The statement of objects and reasons of the bill said one of India's most serious social and economic problems is its huge population and rapid growth. "We have one-fifth of the world's population and the proportion of world's arable land is only five per cent. Rapid population growth will lead to problems and extreme poverty," it said.
The statement said India will soon become the country with the largest population in the world and there is need of a ensure food security.
It said policies framed by various governments have not been able to control population and there is no law on population control.
The bill said there is need for a law on population so that every Indian reaps more benefit from economic growth and to deal with challenges posed by fast population growth.
The statement of objects and reasons of the bill introduced by Nishikant Dubey said the benefits of collective efforts of nation building have been squandered by rise in population "which is evident from economic data".
It said that India has had shown a state-sponsored family planning programme since 1951 and the total fertility rate (TFR) has fallen from around 6 at the time of independence, to around 2.3.
"The result of the programme has, however, been skewed. While the States in the southern pan of India and most States in western India have been receptive to the idea of family planning, many States in the northern parts of the country, which also account for the majority of our population, have not shown encouraging results. The larger States like Uttar Pradesh, Madhya Pradesh and Bihar still continue to have a high fertility rate nearing 3. So much so. that the gains of achievement of other States in population control have largely been neutralized by the rise in population in these States," it said.
The statement of objects and reasons said that benefits of collective efforts of nation building have been squandered by rise in population which is evident from economic data.
It said India's per capita Gross Domestic Product in 1998 was USD 413 and it has grown to about USD 2016 in the year 2018.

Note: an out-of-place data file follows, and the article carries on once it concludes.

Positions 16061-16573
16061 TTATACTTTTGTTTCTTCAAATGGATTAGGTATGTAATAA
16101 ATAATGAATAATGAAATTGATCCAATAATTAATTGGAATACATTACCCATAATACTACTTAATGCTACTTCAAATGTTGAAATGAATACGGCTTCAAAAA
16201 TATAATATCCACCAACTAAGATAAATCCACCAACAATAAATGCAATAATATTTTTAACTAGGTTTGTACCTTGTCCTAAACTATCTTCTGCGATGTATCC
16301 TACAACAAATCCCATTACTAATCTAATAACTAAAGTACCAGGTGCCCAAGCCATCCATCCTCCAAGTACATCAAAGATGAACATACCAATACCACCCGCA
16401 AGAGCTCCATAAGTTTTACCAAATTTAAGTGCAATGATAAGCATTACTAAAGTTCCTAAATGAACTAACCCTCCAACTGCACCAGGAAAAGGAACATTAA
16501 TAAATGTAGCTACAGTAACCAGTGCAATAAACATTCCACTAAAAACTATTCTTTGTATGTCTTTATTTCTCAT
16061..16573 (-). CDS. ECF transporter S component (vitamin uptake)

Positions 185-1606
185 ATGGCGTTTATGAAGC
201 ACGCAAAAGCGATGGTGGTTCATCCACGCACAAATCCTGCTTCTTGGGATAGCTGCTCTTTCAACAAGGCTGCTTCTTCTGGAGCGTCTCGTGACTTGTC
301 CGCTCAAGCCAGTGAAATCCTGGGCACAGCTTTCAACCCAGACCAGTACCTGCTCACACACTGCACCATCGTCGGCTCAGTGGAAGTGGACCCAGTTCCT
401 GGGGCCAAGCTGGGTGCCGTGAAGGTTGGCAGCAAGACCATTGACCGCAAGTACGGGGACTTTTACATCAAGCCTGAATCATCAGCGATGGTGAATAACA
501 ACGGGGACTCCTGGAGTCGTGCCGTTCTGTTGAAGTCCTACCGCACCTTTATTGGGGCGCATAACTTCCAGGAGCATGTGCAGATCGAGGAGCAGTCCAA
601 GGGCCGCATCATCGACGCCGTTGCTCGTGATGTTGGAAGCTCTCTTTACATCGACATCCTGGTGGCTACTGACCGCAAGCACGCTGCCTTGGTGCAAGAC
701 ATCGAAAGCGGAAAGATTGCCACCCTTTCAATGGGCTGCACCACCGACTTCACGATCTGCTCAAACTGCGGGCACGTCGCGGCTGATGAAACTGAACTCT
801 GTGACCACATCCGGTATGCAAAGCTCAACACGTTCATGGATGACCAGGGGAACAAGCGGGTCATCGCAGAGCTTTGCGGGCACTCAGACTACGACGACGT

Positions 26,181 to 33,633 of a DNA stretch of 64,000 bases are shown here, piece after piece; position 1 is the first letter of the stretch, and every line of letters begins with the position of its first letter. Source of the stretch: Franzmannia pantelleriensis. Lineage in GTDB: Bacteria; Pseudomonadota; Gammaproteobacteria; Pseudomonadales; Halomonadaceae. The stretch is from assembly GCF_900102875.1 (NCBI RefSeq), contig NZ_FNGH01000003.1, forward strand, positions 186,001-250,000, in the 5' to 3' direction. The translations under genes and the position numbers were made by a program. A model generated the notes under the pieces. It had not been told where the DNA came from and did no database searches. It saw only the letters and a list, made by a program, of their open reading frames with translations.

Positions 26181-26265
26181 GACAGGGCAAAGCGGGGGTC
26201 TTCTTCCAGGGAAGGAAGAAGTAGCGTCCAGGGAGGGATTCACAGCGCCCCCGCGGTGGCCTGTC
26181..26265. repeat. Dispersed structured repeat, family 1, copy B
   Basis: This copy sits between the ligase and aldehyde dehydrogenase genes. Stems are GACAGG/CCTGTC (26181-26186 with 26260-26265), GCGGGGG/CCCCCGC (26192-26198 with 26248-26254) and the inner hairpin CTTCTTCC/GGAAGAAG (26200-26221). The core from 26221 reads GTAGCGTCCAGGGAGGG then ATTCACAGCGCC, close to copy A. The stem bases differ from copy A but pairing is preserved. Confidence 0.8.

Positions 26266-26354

"However, during this period our population is estimated to have grown from I billion to 1.4 billion. If we had a stable population during this period, the per capita GDP would have been higher by another forty percent. Certainly, a rising population limits the ability of the State to provide better quality of life to its citizens, since a large chunk of national income is spent on maintaining the existing facilities.
"It is, therefore, essential that a more focussed approach is adopted, even if it requires a change of strategy. Towards this end, the Bill seeks to insert a new directive principle in Part IV of the Constitution enjoining upon the State to take all steps to control population growth by promoting small family norms and achieve a stable population. The Bill also makes it a fundamental duty for citizens to adopt small family norms and work towards a stable population of the country," the statement said.
A recent UN report said that India is projected to surpass China as the world's most populous country next year.
But the World Population Prospects 2022 also highlighted that India's Total Fertility Rate (TFR) had come down from 5.9 children per woman in 1950 to 2.2 children per woman in 2020, just shy of 2.1 replacement level fertility.
The winter session of the Parliament began on December 7 and has 17 working days. (ANI)